What is Taiping Hou Kui Tea?
Taiping Hou Kui, or Tai Ping Hou Kui, is a kind of green tea from the former Taiping Prefecture, Huangshan, Anhui Province China. It has been grown since the Ming Dynasty and was harvested for emperors during the Qing Dynasty. The leaves are commonly rather long and flattened compared to most other green teas and always with a dark green color.
Characteristics of Taiping Hou Kui
Taiping Hou Kui is known for the contrast between his rough appearance and his fresh and sweet taste.
Specifically, its shape is flat and straight, strong and sturdy, two leaves hold a bud, part of the main veins are dark red; the tea soup color is soft green and bright; the aroma is fresh and high, with a persistent orchid fragrance.
Taiping Hou Kui Production Processes
During Spring, usually around Gu Yu period when the tea buds grow to one bud with three leaves, farmers will start tea plucking. The standard for Taiping Hou Kui tea leaves is one bud with two leaves with a length normally from 8-10cm.
2. Tip Selecting
The process of “tip selecting” is to pick out those unqualified tea leaves that are either too short or too long, it is also the process of withering the fresh leaves. Withering the tea leaves is the preparation for the next step: tea fixation.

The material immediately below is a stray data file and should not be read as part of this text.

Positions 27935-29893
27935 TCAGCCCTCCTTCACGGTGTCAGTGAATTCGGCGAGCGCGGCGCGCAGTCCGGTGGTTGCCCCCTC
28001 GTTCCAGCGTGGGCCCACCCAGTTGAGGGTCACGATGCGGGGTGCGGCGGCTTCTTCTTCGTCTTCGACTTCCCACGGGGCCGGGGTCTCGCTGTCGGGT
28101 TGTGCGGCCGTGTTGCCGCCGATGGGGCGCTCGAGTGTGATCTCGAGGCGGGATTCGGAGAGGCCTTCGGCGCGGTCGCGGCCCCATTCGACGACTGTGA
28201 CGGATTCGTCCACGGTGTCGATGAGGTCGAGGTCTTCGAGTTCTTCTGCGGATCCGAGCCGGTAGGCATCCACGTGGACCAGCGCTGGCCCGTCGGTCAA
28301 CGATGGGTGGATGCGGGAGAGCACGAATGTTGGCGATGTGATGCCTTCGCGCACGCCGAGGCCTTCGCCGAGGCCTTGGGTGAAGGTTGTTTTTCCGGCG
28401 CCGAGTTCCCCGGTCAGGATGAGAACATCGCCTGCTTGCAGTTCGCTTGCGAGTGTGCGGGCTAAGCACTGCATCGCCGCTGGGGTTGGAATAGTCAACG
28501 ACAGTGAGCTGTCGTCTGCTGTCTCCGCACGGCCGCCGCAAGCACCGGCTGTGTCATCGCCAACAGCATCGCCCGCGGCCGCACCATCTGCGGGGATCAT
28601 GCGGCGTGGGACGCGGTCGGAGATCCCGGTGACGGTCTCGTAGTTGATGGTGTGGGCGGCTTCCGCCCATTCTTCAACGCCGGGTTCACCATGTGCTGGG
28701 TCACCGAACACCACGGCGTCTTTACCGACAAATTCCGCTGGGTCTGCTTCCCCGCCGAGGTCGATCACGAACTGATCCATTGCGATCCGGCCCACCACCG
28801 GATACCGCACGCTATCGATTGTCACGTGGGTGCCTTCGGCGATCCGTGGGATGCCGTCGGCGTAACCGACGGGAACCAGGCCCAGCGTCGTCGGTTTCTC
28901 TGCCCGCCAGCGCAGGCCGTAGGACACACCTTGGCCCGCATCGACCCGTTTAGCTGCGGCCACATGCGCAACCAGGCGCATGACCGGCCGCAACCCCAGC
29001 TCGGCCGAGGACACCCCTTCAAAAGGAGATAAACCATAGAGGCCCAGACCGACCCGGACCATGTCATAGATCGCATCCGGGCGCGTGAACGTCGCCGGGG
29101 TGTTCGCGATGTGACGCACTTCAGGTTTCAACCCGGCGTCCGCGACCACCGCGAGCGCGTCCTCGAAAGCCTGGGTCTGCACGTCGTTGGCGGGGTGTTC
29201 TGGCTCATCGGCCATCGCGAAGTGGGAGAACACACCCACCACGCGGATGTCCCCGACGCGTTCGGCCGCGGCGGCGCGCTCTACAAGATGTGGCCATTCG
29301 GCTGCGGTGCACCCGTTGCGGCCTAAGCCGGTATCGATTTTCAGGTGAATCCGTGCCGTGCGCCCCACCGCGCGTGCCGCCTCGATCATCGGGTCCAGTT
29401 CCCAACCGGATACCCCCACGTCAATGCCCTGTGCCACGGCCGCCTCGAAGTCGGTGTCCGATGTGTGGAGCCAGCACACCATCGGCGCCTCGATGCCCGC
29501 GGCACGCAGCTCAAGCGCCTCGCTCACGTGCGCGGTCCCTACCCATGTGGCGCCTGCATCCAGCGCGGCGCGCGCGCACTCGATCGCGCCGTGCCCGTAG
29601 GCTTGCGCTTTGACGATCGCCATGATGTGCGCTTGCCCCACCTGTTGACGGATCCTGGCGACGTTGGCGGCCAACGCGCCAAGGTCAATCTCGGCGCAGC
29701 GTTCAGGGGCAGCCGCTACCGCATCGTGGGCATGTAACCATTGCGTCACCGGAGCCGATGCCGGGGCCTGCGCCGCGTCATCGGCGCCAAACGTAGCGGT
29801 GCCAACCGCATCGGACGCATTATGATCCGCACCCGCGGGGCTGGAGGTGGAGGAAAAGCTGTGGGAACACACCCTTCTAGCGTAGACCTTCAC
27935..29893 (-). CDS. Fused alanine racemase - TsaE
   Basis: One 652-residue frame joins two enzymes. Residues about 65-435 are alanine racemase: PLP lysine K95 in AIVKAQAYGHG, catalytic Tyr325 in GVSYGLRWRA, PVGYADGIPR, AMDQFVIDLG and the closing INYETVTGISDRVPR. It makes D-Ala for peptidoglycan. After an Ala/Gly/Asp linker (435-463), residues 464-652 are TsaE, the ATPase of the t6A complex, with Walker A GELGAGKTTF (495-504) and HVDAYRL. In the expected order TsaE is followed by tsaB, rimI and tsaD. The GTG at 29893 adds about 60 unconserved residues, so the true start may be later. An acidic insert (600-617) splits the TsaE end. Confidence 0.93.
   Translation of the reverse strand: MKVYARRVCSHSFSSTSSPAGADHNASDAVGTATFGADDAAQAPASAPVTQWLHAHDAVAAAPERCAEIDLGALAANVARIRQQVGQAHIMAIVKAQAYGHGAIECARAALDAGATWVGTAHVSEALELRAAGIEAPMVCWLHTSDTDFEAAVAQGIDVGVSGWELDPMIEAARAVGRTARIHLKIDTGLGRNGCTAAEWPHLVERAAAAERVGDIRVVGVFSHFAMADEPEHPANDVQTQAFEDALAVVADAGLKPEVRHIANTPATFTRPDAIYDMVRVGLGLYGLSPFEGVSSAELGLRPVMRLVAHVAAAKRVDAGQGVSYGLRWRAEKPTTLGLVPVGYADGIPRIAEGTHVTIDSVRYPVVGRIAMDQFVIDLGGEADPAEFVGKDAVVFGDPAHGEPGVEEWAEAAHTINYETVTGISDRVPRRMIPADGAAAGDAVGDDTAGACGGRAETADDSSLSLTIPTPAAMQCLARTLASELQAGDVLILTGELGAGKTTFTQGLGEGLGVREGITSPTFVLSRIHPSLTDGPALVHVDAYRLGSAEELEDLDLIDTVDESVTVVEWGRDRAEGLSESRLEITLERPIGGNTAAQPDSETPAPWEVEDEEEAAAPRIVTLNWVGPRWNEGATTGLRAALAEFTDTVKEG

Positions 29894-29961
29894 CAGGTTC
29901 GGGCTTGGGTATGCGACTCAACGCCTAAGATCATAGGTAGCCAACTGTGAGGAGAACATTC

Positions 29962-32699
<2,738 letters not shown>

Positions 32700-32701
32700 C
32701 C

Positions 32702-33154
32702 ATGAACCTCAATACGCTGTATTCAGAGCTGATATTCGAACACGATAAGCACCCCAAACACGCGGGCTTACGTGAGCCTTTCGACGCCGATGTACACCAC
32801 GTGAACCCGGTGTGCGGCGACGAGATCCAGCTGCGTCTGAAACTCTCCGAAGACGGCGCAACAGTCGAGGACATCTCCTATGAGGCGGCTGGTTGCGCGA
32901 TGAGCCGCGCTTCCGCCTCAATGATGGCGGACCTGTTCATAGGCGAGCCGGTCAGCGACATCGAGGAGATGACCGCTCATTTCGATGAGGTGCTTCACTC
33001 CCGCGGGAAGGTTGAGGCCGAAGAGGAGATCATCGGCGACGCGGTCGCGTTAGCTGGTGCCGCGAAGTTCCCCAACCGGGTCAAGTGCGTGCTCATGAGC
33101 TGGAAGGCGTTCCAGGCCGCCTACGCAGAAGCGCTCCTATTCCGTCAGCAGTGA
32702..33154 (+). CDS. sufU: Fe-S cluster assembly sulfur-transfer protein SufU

The temperature of the teapot should be about 110℃ during the tea fixation, and the amount of leaves to be thrown in each pot should be 75-100g. The fixation process will last for around 2-3 minutes. The fixated tea leaves should be tender green and straight.
The authentic Taiping Hou Kui is manually shaped via bare hands, producers will hand shape the leaves into a long and centralized piece and then put them on a piece of wet sackcloth, and then use a tool to roll over the leaves to press the leaves. This is where the grid-like lines come from.
There are three stages of roasting for Taiping Hou Kui.
The first roasting uses around 70-100 ℃ temperature, put the tea leaves in the tea roasting oven and roast until the tea leaves are 70% dried, then cool down the leaves.
The second roasting uses around 70 ℃ temperature, roast until the tea leaves are 90% dried, then cool down the leaves.
The final roasting uses around 60 ℃ temperature, roast until the tea leaves are fully dried, then cool down the leaves.
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